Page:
“She moved me on the walk out. Coming home I felt differently.”
Vernon glanced at Colonel De Craye.
“She wants good guidance,” continued Laetitia.
“She has not an idea of treachery.”
“You think so? It may be true. But she seems one born devoid of patience, easily made reckless. There is a wildness . . . I judge by her way of speaking; that at least appeared sincere. She does not practise concealment. He will naturally find it almost incredible. The change in her, so sudden, so wayward, is unintelligible to me. To me it is the conduct of a creature untamed. He may hold her to her word and be justified.”
“Let him look out if he does!”
“Is not that harsher than anything I have said of her?”
“I’m not appointed to praise her. I fancy I read the case; and it’s a case of opposition of temperaments. We never can tell the person quite suited to us; it strikes us in a flash.”
“That they are not suited to us? Oh, no; that comes by degrees.”
“Yes, but the accumulation of evidence, or sentience, if you like, is combustible; we don’t command the spark; it may be late in falling. And you argue in her favour. Consider her as a generous and impulsive girl, outwearied at last.”
“By anything; by his loftiness, if you like. He flies too high for her, we will say.”
“Sir Willoughby an eagle?”
“She may be tired of his eyrie.”
The sound of the word in Vernon’s mouth smote on a consciousness she had of his full grasp of Sir Willoughby and her own timid knowledge, though he was not a man who played on words.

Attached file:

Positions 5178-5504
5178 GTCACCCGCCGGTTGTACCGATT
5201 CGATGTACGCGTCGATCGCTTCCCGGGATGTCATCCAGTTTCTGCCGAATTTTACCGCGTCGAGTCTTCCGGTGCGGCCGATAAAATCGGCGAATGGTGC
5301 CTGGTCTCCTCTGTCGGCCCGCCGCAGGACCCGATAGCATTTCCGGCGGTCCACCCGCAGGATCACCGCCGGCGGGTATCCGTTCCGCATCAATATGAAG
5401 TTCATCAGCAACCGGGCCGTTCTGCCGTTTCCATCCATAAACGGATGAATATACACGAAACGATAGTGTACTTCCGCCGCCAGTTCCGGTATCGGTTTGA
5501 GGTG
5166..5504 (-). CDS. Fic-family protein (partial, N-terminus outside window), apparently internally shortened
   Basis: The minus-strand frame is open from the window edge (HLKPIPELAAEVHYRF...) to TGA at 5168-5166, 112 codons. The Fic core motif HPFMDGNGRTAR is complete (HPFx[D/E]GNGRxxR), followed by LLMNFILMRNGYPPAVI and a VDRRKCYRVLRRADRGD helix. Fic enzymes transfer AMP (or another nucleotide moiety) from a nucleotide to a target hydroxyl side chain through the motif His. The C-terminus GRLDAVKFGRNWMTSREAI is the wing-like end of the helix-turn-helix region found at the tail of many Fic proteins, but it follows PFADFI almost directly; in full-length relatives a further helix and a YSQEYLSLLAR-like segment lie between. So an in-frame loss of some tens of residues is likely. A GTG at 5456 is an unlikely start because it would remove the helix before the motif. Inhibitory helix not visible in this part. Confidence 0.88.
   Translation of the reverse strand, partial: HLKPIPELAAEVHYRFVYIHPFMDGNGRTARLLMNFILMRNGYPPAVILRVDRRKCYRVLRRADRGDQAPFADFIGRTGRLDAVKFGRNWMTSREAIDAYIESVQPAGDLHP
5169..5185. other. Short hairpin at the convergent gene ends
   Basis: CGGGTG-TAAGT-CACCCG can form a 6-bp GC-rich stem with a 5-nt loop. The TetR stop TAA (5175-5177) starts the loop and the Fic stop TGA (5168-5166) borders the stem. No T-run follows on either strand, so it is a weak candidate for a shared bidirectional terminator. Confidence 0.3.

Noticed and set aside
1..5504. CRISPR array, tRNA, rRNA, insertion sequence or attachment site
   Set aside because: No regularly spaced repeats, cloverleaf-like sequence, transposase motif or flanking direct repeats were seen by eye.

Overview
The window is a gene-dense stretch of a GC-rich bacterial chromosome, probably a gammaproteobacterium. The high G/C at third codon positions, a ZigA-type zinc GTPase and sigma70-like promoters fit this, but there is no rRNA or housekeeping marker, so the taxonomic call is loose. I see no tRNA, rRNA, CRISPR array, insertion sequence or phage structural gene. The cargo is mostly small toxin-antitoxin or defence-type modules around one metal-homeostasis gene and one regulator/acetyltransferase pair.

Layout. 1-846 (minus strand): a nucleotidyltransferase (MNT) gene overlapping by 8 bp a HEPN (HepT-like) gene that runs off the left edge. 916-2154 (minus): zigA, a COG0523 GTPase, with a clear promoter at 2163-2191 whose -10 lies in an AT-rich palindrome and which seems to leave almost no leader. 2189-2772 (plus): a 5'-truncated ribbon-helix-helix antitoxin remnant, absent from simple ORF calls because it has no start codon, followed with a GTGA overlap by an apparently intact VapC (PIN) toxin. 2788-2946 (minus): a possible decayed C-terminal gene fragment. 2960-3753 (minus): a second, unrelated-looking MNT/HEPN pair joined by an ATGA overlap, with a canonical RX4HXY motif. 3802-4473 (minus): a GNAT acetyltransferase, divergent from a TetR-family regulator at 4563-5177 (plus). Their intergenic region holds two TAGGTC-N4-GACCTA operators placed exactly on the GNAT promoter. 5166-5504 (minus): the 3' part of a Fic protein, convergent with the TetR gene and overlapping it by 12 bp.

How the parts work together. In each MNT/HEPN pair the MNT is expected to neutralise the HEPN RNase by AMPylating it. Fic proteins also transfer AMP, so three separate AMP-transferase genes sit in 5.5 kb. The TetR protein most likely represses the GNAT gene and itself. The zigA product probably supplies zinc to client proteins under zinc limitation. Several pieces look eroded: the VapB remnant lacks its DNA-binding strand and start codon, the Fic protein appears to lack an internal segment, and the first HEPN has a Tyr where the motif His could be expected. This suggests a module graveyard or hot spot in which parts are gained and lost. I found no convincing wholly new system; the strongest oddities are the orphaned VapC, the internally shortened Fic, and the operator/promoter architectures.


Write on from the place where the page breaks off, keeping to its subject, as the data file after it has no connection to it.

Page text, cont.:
If he had eased his heart in stressing the first syllable, it was only temporary relief. He was heavy-browed enough.
“But I cannot conceive what she expects me to do by confiding her sense of her position to me,” said Laetitia.
“We none of us know what will be done. We hang on Willoughby, who hangs on whatever it is that supports him: and there we are in a swarm.”
“You see the wisdom of staying, Mr. Whitford.”
“It must be over in a day or two. Yes, I stay.”
“She inclines to obey you.”
“I should be sorry to stake my authority on her obedience. We must decide something about Crossjay, and get the money for his crammer, if it is to be got. If not, I may get a man to trust me. I mean to drag the boy away. Willoughby has been at him with the tune of gentleman, and has laid hold of him by one ear. When I say ‘her obedience,’ she is not in a situation, nor in a condition to be led blindly by anybody. She must rely on herself, do everything herself. It’s a knot that won’t bear touching by any hand save hers.”
“I fear . . .” said Laetitia.
“Have no such fear.”
“If it should come to his positively refusing.”
“He faces the consequences.”